If left untreated, bruxism can lead to tooth decay, headaches, and trouble sleeping.
A number of health issues are linked to the condition, such as stress and teeth misalignment.
Sleep bruxism is considered a sleep-related movement disorder. People who clench or grind their teeth (brux) during sleep are more likely to have other sleep disorders, such as snoring and pauses in breathing (Sleep Apnea).
70% of people with obstructive Sleep Apnea grind their teeth at night, and men are more likely to be affected.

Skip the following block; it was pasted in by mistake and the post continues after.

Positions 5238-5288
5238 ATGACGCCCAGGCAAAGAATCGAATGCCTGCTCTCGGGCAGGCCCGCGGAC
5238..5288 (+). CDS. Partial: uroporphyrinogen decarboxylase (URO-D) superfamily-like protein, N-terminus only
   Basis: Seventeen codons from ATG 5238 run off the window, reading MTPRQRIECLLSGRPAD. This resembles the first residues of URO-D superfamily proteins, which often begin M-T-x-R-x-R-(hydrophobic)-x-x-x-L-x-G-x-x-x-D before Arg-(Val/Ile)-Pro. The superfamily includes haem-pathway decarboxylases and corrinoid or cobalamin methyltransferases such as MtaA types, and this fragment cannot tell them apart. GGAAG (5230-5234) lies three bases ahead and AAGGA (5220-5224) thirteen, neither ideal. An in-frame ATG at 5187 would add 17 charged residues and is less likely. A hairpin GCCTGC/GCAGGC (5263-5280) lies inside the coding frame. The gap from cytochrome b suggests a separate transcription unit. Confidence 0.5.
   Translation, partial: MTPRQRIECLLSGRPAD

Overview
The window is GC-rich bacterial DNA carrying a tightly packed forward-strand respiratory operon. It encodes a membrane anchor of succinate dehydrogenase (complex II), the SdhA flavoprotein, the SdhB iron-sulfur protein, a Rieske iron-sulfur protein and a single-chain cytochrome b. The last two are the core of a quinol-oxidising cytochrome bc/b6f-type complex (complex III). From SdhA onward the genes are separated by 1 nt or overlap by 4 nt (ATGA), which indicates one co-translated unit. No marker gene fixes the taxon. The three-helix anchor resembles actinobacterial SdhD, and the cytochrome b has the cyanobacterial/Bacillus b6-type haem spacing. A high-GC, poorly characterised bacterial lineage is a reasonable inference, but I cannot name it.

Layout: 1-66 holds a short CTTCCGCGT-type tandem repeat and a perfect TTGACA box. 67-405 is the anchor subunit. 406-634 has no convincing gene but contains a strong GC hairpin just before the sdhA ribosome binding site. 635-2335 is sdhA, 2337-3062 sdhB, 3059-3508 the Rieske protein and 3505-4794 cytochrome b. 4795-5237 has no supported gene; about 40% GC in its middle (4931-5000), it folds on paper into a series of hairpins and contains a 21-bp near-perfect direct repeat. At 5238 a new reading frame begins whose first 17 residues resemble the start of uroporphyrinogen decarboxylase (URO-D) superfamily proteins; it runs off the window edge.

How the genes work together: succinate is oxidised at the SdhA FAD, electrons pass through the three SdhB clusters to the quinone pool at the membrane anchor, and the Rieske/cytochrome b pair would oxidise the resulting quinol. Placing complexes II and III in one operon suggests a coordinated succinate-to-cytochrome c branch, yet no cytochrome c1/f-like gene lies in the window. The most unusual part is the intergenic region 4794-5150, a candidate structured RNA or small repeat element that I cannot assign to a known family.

Mild bruxism may not require treatment. However, in some people, bruxism can be frequent and severe enough to lead to jaw disorders, headaches, damaged teeth and other problems.
Because you may have sleep bruxism and be unaware of it until complications develop, it’s important to know the signs and symptoms of bruxism.
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